35. The Commissioner also underlined in several of his reports that psychiatric institutions should be open to independent public scrutiny to prevent human rights violations. He noted that the frequent visiting of psychiatric institutions by independent inspection mechanisms greatly reduces the potential for human rights abuses; he thus encouraged the access to such institutions by appropriate NGOs, user and advocacy groups. Such organisations provide a window into spaces or practices which are not normally seen by the public. As a consequence of the various monitoring systems set up at national level,16 those conducting such monitoring should also be able to file an application on the applicant’s behalf when the latter is unable to do so.
The principle of effectiveness and the need to adapt standing requirements
36. The Commissioner recalls that the Convention is a law-making treaty the object and purpose of which are the protection of individual human rights. This requires that the Convention’s provisions be interpreted and applied so as to make its safeguards practical and effective.17 In the words of the Court “it is (…) necessary to seek the interpretation that is most appropriate in order to realise the aim and achieve the object of the treaty, not that which would restrict to the greatest possible degree the obligations undertaken by the Parties.”18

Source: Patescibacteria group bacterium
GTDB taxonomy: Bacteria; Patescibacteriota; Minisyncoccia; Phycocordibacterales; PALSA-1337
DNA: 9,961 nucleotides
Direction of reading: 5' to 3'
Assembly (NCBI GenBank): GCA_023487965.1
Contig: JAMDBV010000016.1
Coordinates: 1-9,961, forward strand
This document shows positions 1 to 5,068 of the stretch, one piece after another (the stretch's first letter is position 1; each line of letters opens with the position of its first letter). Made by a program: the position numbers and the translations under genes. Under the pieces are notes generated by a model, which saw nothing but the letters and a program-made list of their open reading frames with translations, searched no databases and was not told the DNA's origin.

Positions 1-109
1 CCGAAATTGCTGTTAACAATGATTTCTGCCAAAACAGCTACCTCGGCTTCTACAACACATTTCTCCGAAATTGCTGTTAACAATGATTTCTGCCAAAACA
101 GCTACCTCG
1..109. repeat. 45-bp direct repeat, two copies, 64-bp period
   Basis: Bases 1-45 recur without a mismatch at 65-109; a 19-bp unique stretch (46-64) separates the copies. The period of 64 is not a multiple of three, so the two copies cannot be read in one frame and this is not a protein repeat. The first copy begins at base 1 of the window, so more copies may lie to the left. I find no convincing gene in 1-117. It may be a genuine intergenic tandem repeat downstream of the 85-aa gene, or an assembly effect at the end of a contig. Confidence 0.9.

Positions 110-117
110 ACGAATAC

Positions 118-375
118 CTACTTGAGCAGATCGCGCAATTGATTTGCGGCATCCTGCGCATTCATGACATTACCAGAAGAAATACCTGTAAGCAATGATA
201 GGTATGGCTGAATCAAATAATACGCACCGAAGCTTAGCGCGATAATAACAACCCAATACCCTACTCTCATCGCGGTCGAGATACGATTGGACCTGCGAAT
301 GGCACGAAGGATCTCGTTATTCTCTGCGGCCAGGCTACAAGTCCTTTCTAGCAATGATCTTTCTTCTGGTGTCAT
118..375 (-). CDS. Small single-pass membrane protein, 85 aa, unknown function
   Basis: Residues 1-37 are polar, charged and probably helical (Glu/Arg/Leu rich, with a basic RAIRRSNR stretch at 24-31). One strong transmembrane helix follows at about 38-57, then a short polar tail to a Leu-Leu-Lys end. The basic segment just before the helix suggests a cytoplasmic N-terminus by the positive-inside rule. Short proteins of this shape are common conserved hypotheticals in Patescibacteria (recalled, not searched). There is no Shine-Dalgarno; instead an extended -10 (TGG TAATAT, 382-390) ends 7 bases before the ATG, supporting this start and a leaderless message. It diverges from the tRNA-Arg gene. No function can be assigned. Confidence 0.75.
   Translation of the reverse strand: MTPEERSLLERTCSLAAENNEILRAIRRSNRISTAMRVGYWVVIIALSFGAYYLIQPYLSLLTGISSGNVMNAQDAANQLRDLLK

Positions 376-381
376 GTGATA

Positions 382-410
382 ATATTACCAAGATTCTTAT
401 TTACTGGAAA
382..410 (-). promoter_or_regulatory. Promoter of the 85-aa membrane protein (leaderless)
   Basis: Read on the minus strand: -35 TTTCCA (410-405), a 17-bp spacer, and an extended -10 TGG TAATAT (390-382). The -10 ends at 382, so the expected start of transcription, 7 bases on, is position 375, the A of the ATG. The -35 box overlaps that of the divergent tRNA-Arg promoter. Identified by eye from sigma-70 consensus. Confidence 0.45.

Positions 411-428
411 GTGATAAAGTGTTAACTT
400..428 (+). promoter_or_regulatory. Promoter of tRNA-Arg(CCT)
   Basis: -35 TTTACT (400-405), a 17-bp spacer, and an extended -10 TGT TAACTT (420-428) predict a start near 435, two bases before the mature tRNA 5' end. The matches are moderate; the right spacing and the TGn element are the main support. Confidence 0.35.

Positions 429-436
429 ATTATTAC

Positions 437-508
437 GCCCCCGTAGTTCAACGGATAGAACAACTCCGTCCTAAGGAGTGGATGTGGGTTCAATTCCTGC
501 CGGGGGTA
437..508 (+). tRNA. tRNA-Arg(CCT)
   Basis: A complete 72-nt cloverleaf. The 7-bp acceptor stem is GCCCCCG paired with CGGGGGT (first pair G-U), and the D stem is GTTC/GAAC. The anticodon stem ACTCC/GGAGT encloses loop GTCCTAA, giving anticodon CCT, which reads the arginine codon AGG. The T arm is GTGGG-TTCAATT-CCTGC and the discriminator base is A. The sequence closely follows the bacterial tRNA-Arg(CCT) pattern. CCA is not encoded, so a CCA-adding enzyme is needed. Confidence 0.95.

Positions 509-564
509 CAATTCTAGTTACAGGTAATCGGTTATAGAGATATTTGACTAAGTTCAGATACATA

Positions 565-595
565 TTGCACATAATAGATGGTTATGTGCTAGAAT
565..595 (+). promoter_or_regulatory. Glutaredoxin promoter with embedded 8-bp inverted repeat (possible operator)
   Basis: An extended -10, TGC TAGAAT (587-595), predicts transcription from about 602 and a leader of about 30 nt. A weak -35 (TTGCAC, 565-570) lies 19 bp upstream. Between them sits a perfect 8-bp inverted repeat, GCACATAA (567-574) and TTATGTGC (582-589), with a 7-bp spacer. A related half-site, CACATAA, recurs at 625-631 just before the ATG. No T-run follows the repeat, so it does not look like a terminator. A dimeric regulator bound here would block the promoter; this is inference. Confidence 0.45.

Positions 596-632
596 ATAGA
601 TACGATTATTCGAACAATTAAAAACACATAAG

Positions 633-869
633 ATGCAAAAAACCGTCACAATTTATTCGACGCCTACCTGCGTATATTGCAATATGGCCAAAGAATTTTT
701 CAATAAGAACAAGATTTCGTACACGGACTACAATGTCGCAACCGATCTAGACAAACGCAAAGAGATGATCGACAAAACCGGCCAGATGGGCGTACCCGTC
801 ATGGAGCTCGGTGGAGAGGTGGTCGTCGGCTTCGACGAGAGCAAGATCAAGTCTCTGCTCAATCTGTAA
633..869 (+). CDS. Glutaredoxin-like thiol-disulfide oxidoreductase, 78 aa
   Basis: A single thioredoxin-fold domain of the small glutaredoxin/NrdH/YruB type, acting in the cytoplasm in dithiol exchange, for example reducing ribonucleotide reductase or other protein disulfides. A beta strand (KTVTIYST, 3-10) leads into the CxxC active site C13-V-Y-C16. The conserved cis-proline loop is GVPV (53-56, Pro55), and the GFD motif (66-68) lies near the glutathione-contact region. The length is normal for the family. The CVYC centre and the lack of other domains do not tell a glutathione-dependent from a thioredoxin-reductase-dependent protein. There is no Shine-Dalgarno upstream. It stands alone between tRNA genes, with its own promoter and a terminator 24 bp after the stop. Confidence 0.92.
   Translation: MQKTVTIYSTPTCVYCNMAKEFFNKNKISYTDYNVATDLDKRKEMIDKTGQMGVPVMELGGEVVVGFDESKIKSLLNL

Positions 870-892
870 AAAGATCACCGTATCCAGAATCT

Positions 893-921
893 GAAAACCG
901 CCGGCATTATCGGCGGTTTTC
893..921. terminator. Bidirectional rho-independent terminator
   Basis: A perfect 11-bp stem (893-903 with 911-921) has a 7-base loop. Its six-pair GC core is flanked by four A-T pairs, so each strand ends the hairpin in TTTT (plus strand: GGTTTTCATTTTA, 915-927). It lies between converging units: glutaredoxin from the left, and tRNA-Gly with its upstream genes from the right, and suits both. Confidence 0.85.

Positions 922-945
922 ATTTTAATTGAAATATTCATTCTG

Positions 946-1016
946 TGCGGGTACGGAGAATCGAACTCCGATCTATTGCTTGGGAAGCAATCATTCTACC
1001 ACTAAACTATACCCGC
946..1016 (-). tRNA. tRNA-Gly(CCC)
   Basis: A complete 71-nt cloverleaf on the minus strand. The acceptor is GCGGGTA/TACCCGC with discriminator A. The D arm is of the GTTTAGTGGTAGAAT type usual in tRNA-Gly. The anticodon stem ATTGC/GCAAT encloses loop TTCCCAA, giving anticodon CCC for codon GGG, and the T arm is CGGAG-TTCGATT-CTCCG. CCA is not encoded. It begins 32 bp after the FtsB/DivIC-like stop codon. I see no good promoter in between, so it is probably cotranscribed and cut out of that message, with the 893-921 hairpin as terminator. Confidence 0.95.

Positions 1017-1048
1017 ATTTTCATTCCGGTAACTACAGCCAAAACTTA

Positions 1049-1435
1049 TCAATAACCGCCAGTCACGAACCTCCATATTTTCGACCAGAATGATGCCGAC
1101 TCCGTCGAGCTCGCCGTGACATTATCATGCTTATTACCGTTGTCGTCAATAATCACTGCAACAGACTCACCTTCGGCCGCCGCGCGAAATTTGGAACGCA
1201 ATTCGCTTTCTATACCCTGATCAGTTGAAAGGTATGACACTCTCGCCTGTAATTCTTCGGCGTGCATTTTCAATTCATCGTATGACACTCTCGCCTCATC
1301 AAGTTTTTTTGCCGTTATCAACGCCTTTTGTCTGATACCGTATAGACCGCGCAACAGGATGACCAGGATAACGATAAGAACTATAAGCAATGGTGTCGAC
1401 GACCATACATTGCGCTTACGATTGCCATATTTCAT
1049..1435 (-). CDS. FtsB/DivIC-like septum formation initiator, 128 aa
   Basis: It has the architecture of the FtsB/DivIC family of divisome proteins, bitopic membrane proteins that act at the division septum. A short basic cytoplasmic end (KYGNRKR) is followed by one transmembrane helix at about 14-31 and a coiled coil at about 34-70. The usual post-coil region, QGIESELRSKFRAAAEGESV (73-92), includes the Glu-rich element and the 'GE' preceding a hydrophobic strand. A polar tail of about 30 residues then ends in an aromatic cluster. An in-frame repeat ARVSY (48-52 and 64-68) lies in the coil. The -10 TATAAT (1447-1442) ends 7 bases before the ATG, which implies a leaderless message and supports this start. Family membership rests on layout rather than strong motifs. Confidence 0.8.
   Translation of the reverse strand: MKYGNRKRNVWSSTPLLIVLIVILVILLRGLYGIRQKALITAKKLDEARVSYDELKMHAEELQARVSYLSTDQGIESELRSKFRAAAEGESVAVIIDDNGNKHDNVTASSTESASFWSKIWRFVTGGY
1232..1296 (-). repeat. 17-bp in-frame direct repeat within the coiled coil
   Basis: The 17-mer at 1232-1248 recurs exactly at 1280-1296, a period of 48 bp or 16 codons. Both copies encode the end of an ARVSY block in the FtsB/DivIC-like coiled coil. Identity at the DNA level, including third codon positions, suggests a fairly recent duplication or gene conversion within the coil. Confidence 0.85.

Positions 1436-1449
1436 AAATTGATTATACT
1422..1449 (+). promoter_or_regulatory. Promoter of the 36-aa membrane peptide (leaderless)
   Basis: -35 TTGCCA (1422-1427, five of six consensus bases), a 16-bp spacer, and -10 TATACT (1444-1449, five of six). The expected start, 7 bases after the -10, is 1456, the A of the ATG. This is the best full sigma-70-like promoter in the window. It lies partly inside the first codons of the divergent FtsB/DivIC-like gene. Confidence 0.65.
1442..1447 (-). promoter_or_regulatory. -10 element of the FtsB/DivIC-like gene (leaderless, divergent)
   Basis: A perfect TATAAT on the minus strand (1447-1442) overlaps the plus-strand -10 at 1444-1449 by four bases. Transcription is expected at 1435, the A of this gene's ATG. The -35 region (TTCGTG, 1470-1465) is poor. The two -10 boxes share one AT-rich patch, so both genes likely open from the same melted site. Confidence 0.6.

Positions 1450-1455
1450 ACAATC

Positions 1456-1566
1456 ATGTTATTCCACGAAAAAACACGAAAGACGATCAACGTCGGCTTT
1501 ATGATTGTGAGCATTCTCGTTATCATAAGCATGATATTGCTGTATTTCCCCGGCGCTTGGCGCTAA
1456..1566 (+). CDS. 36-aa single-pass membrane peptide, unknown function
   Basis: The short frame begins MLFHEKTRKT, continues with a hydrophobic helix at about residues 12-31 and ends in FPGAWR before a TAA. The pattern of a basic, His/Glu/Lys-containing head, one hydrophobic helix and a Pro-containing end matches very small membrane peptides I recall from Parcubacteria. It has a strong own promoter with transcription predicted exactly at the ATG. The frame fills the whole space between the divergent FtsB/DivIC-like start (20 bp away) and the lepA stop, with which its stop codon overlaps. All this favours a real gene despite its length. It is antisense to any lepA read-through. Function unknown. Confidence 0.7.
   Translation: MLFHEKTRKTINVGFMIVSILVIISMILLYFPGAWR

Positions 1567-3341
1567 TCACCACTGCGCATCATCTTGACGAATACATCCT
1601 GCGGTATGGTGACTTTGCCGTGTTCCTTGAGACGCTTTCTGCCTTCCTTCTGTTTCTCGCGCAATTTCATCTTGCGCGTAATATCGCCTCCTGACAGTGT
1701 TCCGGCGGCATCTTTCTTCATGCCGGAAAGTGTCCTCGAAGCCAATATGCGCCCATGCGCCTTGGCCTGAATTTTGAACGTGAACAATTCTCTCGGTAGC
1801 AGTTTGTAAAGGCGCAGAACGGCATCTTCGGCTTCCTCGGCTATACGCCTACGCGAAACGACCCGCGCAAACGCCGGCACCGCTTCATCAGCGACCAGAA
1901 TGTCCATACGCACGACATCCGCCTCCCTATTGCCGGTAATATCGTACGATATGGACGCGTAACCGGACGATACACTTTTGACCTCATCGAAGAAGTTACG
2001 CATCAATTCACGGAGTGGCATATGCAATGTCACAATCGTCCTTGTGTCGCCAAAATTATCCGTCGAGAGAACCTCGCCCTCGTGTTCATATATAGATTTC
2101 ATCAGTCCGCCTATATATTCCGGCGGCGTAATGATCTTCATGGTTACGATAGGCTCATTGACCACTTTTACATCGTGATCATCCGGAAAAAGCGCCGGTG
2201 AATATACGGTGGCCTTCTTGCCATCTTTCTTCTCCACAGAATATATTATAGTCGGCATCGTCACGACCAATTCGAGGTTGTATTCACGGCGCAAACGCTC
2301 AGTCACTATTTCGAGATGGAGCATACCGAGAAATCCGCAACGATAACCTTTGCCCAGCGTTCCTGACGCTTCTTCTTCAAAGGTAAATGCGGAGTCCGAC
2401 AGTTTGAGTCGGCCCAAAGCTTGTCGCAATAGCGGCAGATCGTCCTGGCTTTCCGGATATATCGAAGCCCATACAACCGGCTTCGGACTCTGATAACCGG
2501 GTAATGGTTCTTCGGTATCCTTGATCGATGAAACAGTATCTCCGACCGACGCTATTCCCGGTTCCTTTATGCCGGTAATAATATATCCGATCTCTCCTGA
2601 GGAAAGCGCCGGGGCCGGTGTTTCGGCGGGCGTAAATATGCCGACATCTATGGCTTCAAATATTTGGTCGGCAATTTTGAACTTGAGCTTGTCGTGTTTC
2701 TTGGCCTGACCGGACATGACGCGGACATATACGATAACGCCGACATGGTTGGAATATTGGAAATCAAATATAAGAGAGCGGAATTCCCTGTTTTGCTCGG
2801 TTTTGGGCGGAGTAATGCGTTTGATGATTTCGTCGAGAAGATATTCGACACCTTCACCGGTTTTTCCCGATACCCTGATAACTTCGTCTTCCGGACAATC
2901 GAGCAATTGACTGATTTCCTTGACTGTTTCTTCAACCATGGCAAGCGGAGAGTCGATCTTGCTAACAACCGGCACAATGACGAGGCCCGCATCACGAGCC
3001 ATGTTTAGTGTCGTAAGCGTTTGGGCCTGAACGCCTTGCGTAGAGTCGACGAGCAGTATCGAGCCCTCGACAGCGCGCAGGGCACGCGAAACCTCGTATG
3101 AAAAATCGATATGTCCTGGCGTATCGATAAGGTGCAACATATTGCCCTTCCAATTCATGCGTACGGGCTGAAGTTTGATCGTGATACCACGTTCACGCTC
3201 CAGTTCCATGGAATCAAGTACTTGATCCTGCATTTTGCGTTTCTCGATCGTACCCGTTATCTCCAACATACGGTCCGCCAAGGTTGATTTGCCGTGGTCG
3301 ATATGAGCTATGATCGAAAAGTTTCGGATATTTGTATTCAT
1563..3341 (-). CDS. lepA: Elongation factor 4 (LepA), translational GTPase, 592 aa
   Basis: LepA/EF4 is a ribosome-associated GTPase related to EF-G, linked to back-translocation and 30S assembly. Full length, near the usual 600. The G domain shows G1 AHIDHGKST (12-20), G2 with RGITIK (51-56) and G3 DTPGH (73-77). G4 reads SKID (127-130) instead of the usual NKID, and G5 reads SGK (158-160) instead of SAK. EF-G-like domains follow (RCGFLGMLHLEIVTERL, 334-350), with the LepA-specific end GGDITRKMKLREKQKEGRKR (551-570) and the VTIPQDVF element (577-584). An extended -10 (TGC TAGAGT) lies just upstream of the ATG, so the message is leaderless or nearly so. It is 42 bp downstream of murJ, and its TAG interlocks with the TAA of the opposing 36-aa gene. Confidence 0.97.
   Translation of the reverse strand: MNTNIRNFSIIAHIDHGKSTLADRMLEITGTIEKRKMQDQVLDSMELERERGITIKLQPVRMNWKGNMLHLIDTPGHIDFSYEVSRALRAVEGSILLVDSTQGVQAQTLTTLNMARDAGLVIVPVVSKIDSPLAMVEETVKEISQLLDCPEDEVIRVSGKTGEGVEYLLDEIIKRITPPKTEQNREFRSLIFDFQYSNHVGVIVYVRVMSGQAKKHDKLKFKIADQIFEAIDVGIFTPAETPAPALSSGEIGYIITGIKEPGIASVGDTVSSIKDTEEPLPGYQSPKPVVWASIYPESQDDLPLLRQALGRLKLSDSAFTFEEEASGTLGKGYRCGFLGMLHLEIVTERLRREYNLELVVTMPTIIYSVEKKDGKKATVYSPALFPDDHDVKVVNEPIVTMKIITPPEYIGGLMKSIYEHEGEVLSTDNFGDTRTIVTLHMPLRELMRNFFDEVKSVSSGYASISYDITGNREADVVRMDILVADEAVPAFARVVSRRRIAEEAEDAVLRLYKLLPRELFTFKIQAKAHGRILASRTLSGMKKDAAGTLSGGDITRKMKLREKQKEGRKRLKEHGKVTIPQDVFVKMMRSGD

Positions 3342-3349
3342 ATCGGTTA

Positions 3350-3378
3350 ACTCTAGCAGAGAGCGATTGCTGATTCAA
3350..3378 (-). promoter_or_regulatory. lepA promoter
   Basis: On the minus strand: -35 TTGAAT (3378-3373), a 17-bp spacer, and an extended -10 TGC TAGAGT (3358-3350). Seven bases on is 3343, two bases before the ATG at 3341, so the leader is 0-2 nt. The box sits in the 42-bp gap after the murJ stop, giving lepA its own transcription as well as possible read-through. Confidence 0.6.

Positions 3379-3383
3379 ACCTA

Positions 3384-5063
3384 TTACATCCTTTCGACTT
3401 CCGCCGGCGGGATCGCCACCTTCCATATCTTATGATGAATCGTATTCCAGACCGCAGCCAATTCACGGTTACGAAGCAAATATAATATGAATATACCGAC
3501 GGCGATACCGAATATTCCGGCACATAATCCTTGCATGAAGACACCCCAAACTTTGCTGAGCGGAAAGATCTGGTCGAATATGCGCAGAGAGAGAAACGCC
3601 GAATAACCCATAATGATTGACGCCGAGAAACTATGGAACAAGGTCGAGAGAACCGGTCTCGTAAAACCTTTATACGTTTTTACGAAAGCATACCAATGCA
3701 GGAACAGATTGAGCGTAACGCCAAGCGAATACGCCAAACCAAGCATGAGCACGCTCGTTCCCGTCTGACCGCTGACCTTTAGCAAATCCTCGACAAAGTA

37. The Commissioner is of the view that a strict application of standing requirements to persons with disabilities, and in particular intellectual disabilities, would have the undesired effect of depriving a particularly vulnerable group of any reasonable prospect of seeking and obtaining redress for violations of their human rights and fundamental freedoms set forth in the Convention. It would also run counter to the Convention’s objective of preventing the occurrence or recurrence of human rights violations by the States parties.
38. The Commissioner recalls the Council of Europe Committee of Ministers Recommendation (2007)14 on the legal status of non-governmental organisations in Europe where “the invaluable contribution (…) made by NGOs to the achievement of the aims and principles of the United Nations Charter and of the Statute of the Council of Europe” was underlined.
39. With a view to safeguarding the Convention’s effectiveness at national level, the Commissioner considers that in exceptional circumstances, which the Court may wish to define, NGOs should be able to lodge applications with the Court on behalf of victims. Possible factors to be taken into account in this respect could include:
- when there is an identified victim who has been directly affected by the alleged violation and in a situation of extreme vulnerability, for example persons detained in psychiatric and social care institutions;